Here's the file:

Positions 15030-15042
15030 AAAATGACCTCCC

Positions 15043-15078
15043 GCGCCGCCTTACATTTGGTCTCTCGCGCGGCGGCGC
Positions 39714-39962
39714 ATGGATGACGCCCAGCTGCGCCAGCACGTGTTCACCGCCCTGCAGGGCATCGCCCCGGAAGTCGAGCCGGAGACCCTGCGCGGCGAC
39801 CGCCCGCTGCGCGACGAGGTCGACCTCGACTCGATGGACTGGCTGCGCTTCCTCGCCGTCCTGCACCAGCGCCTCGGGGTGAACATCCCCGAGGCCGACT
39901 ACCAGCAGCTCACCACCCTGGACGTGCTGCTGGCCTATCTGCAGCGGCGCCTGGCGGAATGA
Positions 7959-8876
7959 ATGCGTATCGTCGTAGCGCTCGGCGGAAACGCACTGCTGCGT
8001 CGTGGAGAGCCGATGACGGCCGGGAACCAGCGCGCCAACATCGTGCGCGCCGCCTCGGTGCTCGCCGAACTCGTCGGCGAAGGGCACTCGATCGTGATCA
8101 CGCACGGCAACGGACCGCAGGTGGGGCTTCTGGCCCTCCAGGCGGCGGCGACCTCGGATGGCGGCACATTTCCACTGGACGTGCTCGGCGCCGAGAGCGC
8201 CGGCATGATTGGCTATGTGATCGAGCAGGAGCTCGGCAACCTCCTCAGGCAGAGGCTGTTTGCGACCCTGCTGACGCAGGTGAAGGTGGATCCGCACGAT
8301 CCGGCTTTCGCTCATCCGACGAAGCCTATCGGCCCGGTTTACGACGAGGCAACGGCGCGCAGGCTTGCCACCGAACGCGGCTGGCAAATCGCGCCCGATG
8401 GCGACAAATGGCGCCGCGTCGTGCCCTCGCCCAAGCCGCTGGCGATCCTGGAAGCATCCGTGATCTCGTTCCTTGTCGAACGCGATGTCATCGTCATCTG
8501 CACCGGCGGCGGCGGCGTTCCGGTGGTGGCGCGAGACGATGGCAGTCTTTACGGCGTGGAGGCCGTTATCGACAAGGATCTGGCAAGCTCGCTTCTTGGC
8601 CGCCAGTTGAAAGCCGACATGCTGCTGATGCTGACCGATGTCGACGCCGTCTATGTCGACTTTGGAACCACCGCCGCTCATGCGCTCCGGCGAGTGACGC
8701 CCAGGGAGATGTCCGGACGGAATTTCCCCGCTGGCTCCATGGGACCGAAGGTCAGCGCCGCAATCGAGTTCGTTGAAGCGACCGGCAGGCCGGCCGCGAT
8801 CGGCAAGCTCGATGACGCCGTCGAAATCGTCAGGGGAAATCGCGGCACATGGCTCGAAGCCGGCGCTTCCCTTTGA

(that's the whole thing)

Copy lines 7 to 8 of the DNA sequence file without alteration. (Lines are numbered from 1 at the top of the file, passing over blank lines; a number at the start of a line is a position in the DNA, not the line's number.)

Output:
39801 CGCCCGCTGCGCGACGAGGTCGACCTCGACTCGATGGACTGGCTGCGCTTCCTCGCCGTCCTGCACCAGCGCCTCGGGGTGAACATCCCCGAGGCCGACT
39901 ACCAGCAGCTCACCACCCTGGACGTGCTGCTGGCCTATCTGCAGCGGCGCCTGGCGGAATGA